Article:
Tuesday, February 05, 2008

The Roots of the Subprime Crisis

Neatly summarized in the New York Post. Greedy lenders? Or government manipulation of credit standards to “help” the lower classes? Well, markets sometimes go south, but they’re pretty good at self correction. To really screw an entire sector of the economy over, you have to get the government involved:

“No sooner had the ink dried on its discrimination study than the Boston Fed, clearly speaking for the entire Fed, produced a manual for mortgage lenders stating that: ‘discrimination may be observed when a lender's underwriting policies contain arbitrary or outdated criteria that effectively disqualify many urban or lower-income minority applicants.’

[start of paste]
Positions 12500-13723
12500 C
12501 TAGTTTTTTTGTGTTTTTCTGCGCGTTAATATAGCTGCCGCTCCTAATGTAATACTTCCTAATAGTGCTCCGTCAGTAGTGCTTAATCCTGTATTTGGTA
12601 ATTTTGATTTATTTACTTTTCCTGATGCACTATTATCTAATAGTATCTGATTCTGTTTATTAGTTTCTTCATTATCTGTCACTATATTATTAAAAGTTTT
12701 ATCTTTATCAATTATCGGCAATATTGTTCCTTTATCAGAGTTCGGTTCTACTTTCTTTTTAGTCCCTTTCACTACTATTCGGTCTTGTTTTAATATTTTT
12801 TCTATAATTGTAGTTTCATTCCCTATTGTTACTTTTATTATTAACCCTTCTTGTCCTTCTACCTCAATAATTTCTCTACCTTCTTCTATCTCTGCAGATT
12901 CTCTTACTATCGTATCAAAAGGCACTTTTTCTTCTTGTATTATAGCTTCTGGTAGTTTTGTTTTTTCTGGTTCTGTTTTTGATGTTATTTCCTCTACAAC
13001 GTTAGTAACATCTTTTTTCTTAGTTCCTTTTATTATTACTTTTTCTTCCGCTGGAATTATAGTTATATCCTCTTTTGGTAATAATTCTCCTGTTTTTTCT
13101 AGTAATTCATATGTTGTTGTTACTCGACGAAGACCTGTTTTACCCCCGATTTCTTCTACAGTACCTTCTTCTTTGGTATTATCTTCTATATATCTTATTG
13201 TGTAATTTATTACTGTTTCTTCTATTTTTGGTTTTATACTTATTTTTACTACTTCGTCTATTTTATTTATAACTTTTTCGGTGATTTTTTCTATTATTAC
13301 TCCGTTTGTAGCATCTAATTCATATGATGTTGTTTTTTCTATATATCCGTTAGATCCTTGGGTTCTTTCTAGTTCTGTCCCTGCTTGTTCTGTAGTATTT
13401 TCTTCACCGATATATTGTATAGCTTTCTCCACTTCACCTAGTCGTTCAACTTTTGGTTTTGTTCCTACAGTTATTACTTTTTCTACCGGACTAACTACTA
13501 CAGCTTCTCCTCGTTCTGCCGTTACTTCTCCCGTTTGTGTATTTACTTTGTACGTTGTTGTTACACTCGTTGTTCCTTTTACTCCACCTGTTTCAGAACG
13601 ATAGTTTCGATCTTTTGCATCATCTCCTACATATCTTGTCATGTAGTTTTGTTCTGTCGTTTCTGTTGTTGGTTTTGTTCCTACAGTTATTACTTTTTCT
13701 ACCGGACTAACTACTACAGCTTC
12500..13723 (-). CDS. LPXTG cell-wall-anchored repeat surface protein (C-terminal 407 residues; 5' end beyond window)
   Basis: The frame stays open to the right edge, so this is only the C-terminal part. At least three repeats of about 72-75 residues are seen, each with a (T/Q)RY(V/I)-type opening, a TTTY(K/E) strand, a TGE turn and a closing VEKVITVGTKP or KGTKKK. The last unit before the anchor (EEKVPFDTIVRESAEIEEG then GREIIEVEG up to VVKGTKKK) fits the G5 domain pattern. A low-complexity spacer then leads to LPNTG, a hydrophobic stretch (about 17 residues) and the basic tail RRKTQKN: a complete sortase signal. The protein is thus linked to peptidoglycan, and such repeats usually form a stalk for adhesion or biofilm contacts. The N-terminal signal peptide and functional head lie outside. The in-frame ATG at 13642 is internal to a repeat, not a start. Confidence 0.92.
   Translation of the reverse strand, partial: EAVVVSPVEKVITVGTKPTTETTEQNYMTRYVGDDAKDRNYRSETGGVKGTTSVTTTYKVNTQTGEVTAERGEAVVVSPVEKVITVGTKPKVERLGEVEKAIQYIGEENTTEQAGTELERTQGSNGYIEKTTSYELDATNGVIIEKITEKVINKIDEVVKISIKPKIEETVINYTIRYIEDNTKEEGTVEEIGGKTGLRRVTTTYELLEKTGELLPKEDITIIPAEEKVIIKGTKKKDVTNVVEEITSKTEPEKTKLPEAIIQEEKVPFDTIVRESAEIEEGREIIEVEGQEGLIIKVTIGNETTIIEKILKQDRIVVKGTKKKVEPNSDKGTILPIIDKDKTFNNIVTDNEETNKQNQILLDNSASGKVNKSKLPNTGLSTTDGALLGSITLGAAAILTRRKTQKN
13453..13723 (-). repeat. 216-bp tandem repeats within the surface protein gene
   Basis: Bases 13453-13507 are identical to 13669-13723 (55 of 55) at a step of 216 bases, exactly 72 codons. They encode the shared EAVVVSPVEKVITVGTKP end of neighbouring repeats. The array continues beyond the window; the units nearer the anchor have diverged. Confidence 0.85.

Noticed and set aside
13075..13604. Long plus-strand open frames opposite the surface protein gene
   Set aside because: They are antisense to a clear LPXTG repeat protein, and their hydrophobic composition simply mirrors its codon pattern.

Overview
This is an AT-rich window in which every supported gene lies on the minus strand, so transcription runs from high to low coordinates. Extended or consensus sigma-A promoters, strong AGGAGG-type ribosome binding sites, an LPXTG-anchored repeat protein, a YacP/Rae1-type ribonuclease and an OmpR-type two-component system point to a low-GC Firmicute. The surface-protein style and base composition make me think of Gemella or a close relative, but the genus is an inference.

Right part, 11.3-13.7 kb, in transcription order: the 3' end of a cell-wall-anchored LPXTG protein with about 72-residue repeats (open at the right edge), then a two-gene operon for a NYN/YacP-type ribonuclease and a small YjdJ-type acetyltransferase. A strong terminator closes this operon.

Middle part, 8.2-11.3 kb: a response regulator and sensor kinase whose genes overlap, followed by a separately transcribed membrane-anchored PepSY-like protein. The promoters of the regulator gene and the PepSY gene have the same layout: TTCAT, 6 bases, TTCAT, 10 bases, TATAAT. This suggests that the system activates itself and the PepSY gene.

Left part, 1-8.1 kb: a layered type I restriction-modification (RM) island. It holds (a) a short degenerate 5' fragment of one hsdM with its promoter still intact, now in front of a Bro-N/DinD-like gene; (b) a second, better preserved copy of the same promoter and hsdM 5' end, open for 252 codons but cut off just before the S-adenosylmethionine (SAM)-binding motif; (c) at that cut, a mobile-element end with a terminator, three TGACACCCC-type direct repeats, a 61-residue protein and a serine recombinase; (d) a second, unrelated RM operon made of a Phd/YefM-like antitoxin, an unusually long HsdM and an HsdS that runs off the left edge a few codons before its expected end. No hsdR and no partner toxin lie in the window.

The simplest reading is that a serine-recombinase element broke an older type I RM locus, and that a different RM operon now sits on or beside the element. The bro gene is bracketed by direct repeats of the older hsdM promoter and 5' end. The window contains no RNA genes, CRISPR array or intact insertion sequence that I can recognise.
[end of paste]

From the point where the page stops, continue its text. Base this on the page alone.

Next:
Some of these ‘outdated’ criteria included the size of the mortgage payment relative to income, credit history, savings history and income verification. Instead, the Boston Fed ruled that participation in a credit-counseling program should be taken as evidence of an applicant's ability to manage debt.

Sound crazy? You bet. Those ‘outdated’ standards existed to limit defaults. But bank regulators required the loosened underwriting standards, with approval by oliticians and the chattering class. A 1995 strengthening of the Community Reinvestment Act required banks to find ways to provide mortgages to their poorer communities. It also let community activists intervene at yearly bank reviews, shaking the banks down for large pots of money.”

[snip]

“Ironically, an enthusiastic Fannie Mae Foundation report singled out one paragon of nondiscriminatory lending, which worked with community activists and followed ‘the most flexible underwriting criteria permitted.’ That lender's $1 billion commitment to low-income loans in 1992 had grown to $80 billion by 1999 and $600 billion by early 2003.

Who was that virtuous lender? Why - Countrywide, the nation's largest mortgage lender, recently in the headlines as it hurtled toward bankruptcy.”